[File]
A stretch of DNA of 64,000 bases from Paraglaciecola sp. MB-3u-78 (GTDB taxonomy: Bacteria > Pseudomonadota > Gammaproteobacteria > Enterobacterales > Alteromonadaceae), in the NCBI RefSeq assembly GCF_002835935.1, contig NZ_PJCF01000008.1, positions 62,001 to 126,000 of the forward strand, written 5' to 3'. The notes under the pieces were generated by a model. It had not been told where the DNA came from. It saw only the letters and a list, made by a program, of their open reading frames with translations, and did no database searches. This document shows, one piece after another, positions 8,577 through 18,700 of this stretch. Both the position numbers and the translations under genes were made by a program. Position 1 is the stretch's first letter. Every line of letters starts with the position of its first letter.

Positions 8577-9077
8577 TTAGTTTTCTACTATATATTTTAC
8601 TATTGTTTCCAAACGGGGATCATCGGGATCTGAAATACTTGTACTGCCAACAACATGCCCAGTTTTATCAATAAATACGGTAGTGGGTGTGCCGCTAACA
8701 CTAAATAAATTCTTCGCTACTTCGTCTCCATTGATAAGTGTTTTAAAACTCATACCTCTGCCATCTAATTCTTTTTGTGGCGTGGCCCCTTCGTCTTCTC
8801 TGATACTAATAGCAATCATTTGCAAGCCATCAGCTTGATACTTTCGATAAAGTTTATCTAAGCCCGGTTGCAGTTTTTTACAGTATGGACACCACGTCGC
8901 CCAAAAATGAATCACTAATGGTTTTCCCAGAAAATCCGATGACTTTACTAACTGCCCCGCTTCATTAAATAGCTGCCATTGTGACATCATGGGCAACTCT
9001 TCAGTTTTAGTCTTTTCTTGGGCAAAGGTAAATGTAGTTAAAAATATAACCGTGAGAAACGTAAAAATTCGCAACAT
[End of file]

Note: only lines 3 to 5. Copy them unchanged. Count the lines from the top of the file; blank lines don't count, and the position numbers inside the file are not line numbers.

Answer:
8577 TTAGTTTTCTACTATATATTTTAC
8601 TATTGTTTCCAAACGGGGATCATCGGGATCTGAAATACTTGTACTGCCAACAACATGCCCAGTTTTATCAATAAATACGGTAGTGGGTGTGCCGCTAACA
8701 CTAAATAAATTCTTCGCTACTTCGTCTCCATTGATAAGTGTTTTAAAACTCATACCTCTGCCATCTAATTCTTTTTGTGGCGTGGCCCCTTCGTCTTCTC